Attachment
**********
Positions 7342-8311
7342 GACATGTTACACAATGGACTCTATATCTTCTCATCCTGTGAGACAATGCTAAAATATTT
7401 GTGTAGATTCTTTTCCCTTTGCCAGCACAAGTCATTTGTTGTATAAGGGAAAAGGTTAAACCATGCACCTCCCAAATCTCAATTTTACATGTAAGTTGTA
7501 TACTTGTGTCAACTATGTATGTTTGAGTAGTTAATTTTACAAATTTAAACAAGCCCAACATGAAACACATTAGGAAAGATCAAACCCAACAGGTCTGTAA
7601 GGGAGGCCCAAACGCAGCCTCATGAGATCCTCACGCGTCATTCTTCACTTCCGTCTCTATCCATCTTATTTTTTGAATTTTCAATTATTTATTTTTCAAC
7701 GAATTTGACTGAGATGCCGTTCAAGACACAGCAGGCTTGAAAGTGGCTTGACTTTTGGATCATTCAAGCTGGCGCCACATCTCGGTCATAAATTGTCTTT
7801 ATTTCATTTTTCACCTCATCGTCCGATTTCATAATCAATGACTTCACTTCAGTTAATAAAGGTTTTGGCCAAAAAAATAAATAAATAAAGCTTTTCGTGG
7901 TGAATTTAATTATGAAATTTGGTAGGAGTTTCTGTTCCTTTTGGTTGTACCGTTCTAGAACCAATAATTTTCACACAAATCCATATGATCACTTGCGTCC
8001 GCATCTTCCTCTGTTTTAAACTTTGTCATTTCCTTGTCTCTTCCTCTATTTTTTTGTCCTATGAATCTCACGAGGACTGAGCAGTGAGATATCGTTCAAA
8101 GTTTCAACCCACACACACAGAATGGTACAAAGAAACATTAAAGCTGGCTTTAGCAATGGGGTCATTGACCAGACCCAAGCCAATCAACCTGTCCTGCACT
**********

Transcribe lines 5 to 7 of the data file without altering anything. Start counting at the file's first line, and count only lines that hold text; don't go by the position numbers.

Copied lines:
7601 GGGAGGCCCAAACGCAGCCTCATGAGATCCTCACGCGTCATTCTTCACTTCCGTCTCTATCCATCTTATTTTTTGAATTTTCAATTATTTATTTTTCAAC
7701 GAATTTGACTGAGATGCCGTTCAAGACACAGCAGGCTTGAAAGTGGCTTGACTTTTGGATCATTCAAGCTGGCGCCACATCTCGGTCATAAATTGTCTTT
7801 ATTTCATTTTTCACCTCATCGTCCGATTTCATAATCAATGACTTCACTTCAGTTAATAAAGGTTTTGGCCAAAAAAATAAATAAATAAAGCTTTTCGTGG